The only difference is the lack of a die roll. It has a big effect on play, but that doesn’t mean you’re suddenly taking the express train straight to Crazytown.


The thing that needs to be said here is that this isn’t what we assumed would happen in the game – it is exactly what we EXPERIENCED happening in the game. For a couple of reasons. Firstly because in Call of Cthulhu, it’s rare that all your skills can work at once. Whereas in Esoterrorists, you’re most often standing in a crime scene or evidence scene, using your eyeballs and inherent knowledge. So you ARE rattling things off. This is doubly true in a social situation where you are using your eyeballs on a suspect. Bam bam bam, until we get a hit. And of course, the nature of the game, as written, is playing Find the Box, so players quickly learn to seek the box as quickly as possible.

Second, because we’re used to – and enjoy – rolling dice. For us, it’s part of the roleplaying experience, and if you take it away, it feels weird. You can imagine if you took dice rolling out of Monopoly, and just moved one space at a time, it would feel weirdly sped up, as turns would suddenly be a lot shorter – and a lot less exciting, as there would be no thrill of chance in the movement phase.(Not to mention the kinesthetic appeal and inherent excitement in rolling dice – rolling dice is fun FOR ITS OWN SAKE for many people, and so many games forget that.)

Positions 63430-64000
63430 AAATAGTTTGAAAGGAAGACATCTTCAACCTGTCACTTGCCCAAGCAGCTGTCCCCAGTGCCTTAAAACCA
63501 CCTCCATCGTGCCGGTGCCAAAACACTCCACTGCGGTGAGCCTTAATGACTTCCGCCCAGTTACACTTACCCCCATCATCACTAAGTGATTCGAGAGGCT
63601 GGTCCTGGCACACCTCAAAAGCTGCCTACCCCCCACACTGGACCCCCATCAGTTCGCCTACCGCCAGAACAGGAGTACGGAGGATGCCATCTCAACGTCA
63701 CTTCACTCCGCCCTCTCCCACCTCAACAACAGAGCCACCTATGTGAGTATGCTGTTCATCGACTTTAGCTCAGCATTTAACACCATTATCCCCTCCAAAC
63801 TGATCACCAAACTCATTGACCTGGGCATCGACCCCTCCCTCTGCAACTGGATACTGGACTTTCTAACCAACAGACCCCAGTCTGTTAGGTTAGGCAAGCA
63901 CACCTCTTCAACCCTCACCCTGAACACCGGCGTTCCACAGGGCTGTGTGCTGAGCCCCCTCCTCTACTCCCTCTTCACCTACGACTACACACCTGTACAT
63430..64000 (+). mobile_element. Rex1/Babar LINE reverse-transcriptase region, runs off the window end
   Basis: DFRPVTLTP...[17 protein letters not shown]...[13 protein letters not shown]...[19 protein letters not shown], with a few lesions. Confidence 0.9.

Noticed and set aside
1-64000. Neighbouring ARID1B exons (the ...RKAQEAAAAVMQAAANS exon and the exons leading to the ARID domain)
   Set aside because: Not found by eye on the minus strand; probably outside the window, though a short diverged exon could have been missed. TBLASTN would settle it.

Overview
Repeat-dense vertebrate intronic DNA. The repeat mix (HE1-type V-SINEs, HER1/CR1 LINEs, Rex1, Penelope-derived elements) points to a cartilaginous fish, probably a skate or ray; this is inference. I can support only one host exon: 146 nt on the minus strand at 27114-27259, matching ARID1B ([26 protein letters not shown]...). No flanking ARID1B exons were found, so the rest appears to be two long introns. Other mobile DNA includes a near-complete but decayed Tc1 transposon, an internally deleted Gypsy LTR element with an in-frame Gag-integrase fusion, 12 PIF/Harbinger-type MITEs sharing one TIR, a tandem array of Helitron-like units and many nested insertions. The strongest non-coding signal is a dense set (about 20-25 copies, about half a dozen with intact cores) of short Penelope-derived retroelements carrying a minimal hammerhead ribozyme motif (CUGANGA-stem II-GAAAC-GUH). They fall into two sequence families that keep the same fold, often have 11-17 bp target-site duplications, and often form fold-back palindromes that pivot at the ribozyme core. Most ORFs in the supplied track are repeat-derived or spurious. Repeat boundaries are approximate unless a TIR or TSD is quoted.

Thirdly, because the die roll is a strong connector with the physical action. Again, this is habit, from playing lots of rpgs, but we have learnt from them that doing things and rolling dice are the same thing. So what slows us down and makes us go “Hmm, my character examines the object in a thoughtful way” is the sense of squib which arises from physically picking up a die and throwing it, and the random sense of outcome also provides squib to not knowing if the scene will reveal something to our character. Without that, we had no reason to posit our characters doing something because physically, our players weren’t doing anything.